With only hours left in 2012, millions across the country will take part in the tradition of shooting off fireworks to ring in the new year, and state and local authorities have a few tips to keep in mind to make sure you end 2012 with a bang instead of a trip to the emergency room.
According to the S.C. Office of the State Fire Marshal, 208 fireworks-related fire incidents were reported in the state.
“These deceptively simple objects explode, throw hot sparks through the air and can often reach temperatures hotter than 1,200 degrees,” the office said in a statement.
Firecrackers are allowed in many of the unincorporated parts of Aiken County, but there are a number of rules and regulations that residents should be aware of before lighting up.
All firecrackers more than a quarter-inch in outside diameter are banned by a City of Aiken ordinance. They can be no more than 2 inches long and can contain no more than 4 grams of explosives.
Sgt. Jake Mahoney of the Aiken Department of Public Safety said the department normally receives calls regarding fireworks on New Year’s Eve and the Fourth of July.
“Personal safety hazards are obvious,” he said. “Injuries could result from burns or the explosion of the pyrotechnic.”
Mahoney said people using fireworks where they are permitted should not allow children to light or discharge fireworks.
“Make sure they’re either closely supervised by an adult or an adult is the one setting them off,” he said, adding that alcohol and fireworks are not a good mix.
Due to the dry winter, Mahoney said fireworks pose an increased fire hazard.
“There is a relatively high fuel load due to the dry winter we’ve had so far,” he said. “Brush fires and trash fires are not uncommon results of the use of fireworks, especially in residential neighborhoods.”
Residents are also asked to be courteous of their neighbors when using fireworks. Anyone who violates the city ordinance could face a fine of up to $445.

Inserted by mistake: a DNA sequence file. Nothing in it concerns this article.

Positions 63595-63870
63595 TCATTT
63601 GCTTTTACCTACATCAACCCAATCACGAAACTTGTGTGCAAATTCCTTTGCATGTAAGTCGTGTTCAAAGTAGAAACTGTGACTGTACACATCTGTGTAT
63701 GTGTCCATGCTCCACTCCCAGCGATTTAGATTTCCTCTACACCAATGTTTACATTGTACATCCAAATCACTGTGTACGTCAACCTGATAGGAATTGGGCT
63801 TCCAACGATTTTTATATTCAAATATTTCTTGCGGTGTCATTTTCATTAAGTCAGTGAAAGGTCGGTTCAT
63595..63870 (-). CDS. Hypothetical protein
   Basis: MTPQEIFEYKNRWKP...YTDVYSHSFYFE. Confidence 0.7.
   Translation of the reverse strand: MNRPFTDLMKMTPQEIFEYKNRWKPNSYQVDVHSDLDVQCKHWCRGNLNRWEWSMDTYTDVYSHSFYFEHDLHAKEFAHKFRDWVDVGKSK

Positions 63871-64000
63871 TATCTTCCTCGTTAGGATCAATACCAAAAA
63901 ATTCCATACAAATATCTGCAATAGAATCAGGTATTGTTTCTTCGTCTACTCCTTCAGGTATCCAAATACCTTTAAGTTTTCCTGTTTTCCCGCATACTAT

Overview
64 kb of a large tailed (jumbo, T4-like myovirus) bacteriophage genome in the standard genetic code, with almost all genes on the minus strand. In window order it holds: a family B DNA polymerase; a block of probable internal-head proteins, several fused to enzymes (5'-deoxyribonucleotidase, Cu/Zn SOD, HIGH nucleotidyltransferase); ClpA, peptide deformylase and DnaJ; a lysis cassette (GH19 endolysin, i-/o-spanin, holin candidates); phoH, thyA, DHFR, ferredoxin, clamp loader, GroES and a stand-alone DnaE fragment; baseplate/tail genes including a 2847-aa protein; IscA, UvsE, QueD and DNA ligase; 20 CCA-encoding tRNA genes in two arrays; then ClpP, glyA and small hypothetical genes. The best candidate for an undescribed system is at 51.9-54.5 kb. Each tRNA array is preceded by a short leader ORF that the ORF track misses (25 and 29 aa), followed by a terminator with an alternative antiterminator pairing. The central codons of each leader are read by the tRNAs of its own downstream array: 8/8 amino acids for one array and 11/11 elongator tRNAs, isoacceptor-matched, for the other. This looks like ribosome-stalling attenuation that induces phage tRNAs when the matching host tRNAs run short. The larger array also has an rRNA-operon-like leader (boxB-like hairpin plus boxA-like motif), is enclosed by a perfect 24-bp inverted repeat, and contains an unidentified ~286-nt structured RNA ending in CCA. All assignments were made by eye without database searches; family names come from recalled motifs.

Fireworks won’t be the only safety hazard on New Year’s Eve – officers around the county will be out to detect and deter impaired drivers.
Aiken Public Safety, along with the North Augusta Department of Public Safety, the Aiken County Sheriff’s Office and other agencies will be conducting DUI checkpoints and saturation patrols throughout the night.
Teddy Kulmala covers the crime beat for the Aiken Standard. He is a graduate of Clemson University and hails from Williston.
— Read and follow label directions.
— Have an adult present.
— Buy from reliable sellers.
— Use outdoors only.
— Have water handy (a garden hose and a bucket).
— Light only one firework at a time.
— Experiment or make fireworks.
— Re-light a “dud” firework (wait 15 to 20 minutes and then soak it in a bucket of water).
— Give fireworks to small children.
— Throw or point fireworks at other people.
— Carry fireworks in your pocket.
— Shoot fireworks in metal or glass containers.
Safety guidelines source: National Council on Fireworks Safety
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